Morning Ethics Warm-Up, 10/29/17: What’s Really Wrong With Single Payer, Incompletely Remembering Charles Kuralt, And Dana Milbank Boards The Ethics Train Wreck

(This is my favorite Arthur Sullivan hymn, even more than “Onward Christian Soldiers”…)


1 CBS’s “Sunday Morning” had a feature today on the late Charles Kuralt, the original host of the show, famous for his feature “On the Road” in which Kuralt visited “the real America,” meeting locals and revealing regional lore to the rest of the country. At the end of today’s segment, CBS bemoaned the fact that Kuralt, who died 20 years ago, was virtually forgotten, even among journalists if they had no grey in their hair.

This is an example of a larger crisis, cultural illiteracy, that often occupies my thoughts. The blame lies with our inadequate schools and its under-educated teachers, as well as popular culture. Barely knowing anything about George Washington, the root of the previous post, is an existential problem, but only slightly more dangerous are the multiple generations whose member can’t name ten U.S. Presidents, don’t know the dates of the Civil War or who the US defeated in World War II, and who have never heard of Jackie Robinson, Clarence Darrow, Brown v. Board of Education, Eugene McCarthy, Ingrid Bergman, or Lucille Ball.

CBS, however, was indulging its own special breed of disinformation by lionizing Kuralt. Yes, I remember well his plummy voice and avuncular style. I also remember, as CBS would have us forget, the fact that after his death it was revealed that being “on the road” allowed Kuralt to maintain one family in Montana and another, his official one, in New York City. His innovative proposal to CBS to fund his trek back and forth over the contiinent facilitated his betrayal of his family. Kuralt was a sociopath.

2. The most significant ethics story of recent weeks that I have thus far neglected was the announcement that Great Britain’s National Health Service will ban patients from surgery indefinitely if they are obese or smoke. Non life-or death operations, like joint replacements, will be put on hold  until such patients conform to the governement’s life style requirements

Obese patients “will not get non-urgent surgery until they reduce their weight” unless the circumstances are exceptional. Smokers will only be referred for operations if they have stopped smoking for at least eight weeks, with such patients breathalyzed before referral.

When the newly radicalized and Bernie-ized Democratic Prty going all-in for single-payer next year, this cautionary tale needs thorough debate. When the government controls health care, it has the power to constrict personal liberty. The British were horrified by this latest development, which can only be described as the other shoe dropping. What did they expect?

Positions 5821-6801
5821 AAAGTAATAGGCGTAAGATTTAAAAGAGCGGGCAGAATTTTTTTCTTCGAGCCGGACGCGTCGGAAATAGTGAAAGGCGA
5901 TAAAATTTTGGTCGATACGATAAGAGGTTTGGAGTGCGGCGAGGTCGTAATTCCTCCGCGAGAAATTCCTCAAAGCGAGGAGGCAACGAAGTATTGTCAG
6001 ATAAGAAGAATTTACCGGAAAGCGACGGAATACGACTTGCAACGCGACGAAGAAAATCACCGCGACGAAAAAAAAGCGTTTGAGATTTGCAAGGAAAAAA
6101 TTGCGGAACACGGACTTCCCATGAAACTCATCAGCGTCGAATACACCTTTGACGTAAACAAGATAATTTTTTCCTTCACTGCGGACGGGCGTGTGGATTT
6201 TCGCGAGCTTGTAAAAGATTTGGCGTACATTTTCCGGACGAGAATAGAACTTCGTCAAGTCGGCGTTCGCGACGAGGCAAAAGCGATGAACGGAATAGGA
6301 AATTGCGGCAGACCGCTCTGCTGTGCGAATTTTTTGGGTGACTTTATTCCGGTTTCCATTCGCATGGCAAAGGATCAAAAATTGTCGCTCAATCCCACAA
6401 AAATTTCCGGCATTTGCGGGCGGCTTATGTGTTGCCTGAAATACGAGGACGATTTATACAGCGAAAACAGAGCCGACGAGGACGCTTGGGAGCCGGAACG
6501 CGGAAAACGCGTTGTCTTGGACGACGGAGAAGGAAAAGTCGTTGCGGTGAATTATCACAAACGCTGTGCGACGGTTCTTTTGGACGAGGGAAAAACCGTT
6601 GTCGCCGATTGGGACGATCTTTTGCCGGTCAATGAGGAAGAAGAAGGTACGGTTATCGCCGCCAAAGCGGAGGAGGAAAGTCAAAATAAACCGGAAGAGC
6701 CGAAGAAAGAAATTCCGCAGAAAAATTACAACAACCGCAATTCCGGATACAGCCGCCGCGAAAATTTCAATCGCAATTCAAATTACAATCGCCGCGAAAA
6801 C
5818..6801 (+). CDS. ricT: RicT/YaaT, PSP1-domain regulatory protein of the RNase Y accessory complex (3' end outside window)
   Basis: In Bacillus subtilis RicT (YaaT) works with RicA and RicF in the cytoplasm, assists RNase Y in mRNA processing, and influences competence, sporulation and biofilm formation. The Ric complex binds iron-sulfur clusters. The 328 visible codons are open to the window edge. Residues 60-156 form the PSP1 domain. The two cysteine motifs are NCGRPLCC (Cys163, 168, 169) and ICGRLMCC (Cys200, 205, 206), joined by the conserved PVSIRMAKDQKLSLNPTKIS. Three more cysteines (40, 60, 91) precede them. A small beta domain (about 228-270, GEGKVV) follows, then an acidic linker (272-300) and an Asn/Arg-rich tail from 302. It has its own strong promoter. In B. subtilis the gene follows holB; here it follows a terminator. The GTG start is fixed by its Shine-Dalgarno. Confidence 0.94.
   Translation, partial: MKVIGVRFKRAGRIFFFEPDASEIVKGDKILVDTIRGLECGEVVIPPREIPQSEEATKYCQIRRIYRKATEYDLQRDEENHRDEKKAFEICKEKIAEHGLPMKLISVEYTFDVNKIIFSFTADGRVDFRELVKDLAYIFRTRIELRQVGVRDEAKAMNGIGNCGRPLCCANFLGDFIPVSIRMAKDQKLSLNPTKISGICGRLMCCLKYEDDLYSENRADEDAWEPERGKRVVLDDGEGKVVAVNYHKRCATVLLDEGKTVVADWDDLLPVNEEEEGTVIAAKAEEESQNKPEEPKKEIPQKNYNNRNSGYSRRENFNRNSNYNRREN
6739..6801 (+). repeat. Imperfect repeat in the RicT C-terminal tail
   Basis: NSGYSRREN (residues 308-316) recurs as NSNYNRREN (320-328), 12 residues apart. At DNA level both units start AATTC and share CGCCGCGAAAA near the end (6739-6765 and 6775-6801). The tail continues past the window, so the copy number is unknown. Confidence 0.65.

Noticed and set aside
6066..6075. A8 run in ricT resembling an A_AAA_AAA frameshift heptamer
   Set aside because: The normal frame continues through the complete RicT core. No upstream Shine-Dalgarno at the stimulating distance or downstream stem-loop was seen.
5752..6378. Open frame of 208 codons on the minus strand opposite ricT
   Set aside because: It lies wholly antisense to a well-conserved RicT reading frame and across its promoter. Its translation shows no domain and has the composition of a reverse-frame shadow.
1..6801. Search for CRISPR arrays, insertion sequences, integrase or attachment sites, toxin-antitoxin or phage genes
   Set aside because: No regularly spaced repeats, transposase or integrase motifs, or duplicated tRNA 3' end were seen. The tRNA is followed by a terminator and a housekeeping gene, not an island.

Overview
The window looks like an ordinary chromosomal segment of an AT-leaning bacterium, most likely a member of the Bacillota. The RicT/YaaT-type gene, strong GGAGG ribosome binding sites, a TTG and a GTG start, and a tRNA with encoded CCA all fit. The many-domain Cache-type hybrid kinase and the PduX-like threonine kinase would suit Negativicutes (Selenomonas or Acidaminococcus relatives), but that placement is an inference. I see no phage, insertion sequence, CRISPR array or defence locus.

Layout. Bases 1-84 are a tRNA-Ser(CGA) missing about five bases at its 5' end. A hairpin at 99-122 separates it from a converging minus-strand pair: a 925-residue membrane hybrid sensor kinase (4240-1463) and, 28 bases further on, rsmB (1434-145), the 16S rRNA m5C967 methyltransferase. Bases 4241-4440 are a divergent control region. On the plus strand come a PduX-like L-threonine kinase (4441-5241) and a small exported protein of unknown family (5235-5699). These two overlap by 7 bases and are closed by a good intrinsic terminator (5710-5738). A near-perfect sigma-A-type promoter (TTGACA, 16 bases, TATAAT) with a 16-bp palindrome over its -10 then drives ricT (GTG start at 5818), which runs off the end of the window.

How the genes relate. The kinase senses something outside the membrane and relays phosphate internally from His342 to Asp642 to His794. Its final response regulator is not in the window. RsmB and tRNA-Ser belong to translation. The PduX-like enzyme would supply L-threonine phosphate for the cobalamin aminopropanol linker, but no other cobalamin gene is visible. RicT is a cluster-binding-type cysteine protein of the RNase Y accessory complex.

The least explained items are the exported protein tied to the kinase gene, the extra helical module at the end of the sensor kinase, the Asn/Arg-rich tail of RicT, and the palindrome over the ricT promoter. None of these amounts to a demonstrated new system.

Of course, a party that controls a government that can withhold surgery until citizens conform to mandated life choices would never use that same power to demand other behavior from citizens. Or  assign priorities for surgical procedures to favored groups and constituencies.

Keep telling yourself that. You’ll feel better.

3. I greatly enjoyed Ann Althouse calling out Dana Milbank, one of the Washington Post’s most blatantly partisan and dishonest reporters (and that’s saying something), for his self-serving half-mea culpa upon learning that multiple women have accused Leon Wieseltier, the magazine’s  literary editor as well as his mentor and boss at the New Republic—when Milbank was just a tiny little self-righteous left-biased journalist, just beginning to slant the news…I detest the guy: can you tell?— of being a flagrant sexual harasser. He writes in part,

“How could I have been so stupid?….this week I learned that, earlier in my career, I worked in a place that was the very definition of a hostile work environment — a place that is now one of the most visible examples of the Harvey Weinstein fallout. Worse, one of my dearest friends was a victim — indeed, the one who first went public.”

Althouse writes, in evident disgust,

Milbank purports to have seen only a gender-neutral problem:

“I knew that Wieseltier could be a bully. At editorial meetings, he would harshly cut down those he didn’t like. I was advised before I took the job that if I wanted to get ahead at the New Republic, I needed to be on his good side. He would protect those he held in favor and sink those he didn’t. I was one of those he protected. I think he liked me. I liked, and greatly admired, him.”

Milbank denies that he was part of “a conspiracy of silence.” Rather, it was “a cone of ignorance.”

Come on, Mr. Milbank. Give me a break. How did you get into a “cone of ignorance”? You’re supposed to be a journalist, and yet you lacked basic awareness of the environment in which you worked, and you claim to know nothing about the precise matter that would make you look bad now that you know you got the advantage of the favor of this man who was (allegedly) making the workplace unequal for women?

Why should we believe that? I can see that you want us to believe that because it is powerfully in your interest, but that’s a reason not to believe you. You say you “knew that the magazine was a boys’ club.” You took advantage of the boy’s club and, at best, you pulled a cone of ignorance onto your head* so you wouldn’t have to think you were wrongfully benefiting. Today, you have a lovely platform at The Washington Post. Why do you deserve that, you with the Cone of Ignorance?

“My friend Franklin Foer, a former editor, recalls being uncomfortable with Wieseltier’s lewd comments when he first arrived at the magazine. But “they just seemed accepted. I said nothing — and certainly didn’t think hard enough about how those remarks would be suggestive of private behavior or created a hostile environment….Maybe this is because Foer and I were both members in good standing of the same boys’ club. “One of the byproducts of benefiting from male privilege is that it blinds you to the costs of the system,” Foer continues. “I abstractly understood this and even tried to combat it. But the toll wasn’t evident to me until now.”